Obama Nato 311.
(photo credit: Associated Press)
LISBON, Portugal — NATO will start drawing down its troops in Afghanistan next July and its combat role in the war-torn nation will end by 2014 or earlier so security can be turned over to the Afghans, a top alliance official said Friday.
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"We think that goal is realistic, and we have made plans to achieve it, but of course if circumstances agree, it could be sooner, absolutely," said Mark Sedwill, NATO's top civilian representative in Afghanistan.
Sedwill said the troop withdrawal starting next year will be "shallow" and eventually accelerate but did not elaborate.
The escalating war in Afghanistan, where the alliance is struggling to
contain Taliban militants, looked set to dominate a two-day NATO summit
opening Friday in Lisbon.
NATO spokesman James Appathurai also said the alliance's 28 leaders,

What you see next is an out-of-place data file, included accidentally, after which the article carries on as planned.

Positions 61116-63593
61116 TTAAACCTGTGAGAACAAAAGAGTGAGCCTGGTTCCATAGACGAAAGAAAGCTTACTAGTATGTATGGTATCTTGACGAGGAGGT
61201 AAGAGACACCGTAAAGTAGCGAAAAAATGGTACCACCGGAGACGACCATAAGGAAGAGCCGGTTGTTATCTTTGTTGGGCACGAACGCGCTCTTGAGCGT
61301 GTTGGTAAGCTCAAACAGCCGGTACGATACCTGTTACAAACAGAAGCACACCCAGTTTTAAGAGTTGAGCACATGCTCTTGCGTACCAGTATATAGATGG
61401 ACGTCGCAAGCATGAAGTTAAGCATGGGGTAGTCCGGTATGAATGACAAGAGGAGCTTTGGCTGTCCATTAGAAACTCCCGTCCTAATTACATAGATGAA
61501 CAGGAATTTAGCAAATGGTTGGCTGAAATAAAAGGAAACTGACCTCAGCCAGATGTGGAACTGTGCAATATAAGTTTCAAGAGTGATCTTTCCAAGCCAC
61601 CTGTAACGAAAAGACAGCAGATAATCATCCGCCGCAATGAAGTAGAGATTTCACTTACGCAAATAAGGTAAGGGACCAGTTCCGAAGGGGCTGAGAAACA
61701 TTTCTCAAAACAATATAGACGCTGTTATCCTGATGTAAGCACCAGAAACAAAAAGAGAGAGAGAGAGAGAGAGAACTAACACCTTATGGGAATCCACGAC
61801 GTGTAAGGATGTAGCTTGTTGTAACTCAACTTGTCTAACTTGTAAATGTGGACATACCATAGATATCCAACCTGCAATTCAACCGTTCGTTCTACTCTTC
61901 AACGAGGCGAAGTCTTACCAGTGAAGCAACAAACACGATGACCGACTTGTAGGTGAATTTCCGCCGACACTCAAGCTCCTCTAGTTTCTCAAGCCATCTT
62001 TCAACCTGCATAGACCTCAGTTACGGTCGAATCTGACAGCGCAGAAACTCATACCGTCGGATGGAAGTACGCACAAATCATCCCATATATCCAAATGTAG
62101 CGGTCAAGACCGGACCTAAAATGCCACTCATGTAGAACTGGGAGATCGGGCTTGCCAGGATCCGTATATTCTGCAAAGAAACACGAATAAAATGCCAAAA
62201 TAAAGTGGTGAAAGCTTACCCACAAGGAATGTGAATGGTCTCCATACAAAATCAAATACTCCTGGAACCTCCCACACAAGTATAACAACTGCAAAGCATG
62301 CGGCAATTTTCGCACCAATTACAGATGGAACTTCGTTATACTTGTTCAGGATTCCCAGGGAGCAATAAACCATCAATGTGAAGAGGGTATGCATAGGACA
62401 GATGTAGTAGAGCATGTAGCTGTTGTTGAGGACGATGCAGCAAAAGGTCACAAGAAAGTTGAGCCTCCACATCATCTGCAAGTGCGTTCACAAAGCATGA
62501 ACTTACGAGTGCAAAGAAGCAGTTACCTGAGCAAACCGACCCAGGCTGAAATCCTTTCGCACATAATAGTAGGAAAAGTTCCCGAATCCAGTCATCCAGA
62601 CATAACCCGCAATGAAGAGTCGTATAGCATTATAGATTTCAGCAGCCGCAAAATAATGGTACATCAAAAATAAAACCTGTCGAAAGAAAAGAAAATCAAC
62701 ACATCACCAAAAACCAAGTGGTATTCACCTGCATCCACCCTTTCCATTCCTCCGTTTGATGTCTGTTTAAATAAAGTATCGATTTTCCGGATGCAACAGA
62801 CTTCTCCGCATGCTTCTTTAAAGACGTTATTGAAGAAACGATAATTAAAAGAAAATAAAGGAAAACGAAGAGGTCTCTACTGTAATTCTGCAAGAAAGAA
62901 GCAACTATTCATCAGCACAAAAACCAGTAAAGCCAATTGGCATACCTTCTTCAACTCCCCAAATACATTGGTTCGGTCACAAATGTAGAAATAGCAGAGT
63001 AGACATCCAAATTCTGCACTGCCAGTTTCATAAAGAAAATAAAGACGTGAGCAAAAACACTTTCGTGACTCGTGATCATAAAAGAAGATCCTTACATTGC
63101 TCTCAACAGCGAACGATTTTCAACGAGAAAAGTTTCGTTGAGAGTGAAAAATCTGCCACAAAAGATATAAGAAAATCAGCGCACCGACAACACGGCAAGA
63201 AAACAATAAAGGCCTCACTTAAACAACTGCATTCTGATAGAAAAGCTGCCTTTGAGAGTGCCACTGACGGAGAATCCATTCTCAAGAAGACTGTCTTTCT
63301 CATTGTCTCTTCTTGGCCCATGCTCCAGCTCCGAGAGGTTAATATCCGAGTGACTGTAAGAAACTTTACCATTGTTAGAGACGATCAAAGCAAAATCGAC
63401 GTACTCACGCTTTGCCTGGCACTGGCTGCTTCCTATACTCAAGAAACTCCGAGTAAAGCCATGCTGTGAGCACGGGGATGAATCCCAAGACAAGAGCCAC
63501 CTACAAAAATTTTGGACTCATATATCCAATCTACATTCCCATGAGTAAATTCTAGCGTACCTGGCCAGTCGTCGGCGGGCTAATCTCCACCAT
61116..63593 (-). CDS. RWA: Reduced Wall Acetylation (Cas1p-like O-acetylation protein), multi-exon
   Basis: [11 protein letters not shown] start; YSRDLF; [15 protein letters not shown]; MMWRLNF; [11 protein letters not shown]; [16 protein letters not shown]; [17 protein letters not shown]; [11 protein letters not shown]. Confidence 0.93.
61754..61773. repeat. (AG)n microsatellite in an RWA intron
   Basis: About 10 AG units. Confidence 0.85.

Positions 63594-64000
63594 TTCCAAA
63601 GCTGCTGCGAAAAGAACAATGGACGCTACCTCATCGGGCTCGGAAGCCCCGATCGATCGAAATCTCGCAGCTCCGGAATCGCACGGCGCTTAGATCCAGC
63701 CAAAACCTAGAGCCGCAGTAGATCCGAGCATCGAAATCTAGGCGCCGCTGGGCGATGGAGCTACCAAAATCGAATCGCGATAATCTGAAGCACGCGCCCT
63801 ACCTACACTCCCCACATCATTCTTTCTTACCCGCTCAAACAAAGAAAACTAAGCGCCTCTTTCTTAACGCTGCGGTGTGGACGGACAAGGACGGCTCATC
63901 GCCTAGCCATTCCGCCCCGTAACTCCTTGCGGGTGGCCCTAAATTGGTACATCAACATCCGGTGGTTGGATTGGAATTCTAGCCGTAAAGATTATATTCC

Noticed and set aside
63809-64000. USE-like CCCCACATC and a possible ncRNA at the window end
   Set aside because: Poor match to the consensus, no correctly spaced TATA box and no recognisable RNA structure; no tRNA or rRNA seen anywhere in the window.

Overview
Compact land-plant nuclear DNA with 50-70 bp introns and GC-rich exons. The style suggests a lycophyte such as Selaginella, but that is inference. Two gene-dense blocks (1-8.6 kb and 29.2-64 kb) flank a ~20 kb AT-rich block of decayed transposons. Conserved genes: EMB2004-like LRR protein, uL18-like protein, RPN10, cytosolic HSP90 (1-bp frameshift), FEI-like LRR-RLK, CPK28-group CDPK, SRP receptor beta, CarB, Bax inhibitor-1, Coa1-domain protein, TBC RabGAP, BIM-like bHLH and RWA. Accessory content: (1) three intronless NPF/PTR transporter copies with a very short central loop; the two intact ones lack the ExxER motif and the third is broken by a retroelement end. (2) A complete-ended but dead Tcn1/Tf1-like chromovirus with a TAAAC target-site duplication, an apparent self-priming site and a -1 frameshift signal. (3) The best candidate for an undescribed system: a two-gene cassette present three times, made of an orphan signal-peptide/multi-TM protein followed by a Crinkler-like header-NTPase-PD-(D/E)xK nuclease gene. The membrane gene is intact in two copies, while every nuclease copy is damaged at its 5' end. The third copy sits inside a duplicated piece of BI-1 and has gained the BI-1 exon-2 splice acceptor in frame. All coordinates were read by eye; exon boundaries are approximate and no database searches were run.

including President Barack Obama, were poised to approve the withdrawal
plan. He said NATO is "quite confident of the end of 2014 timeline for
handing responsibility to Afghan security forces" as requested by Afghan
President Hamid Karzai.
Appathurai and Sedwill did not say how many NATO troops would stay in
Afghanistan after 2014 serving as military advisers and trainers or in a
US Secretary of State Hillary Rodham Clinton, who arrived in Lisbon
ahead of Obama, met for an hour Friday with Karzai, a State Department
The official, who spoke on condition of anonymity to discuss a private
meeting, said the session at Karzai's hotel was "candid and friendly"
and covered key aspects of the NATO mission in Afghanistan — including
the planned transition to Afghan security control, as well as
international civilian assistance to Kabul.
They reached a "common understanding" on outlines of a longer-term Afghan-NATO partnership, the official said.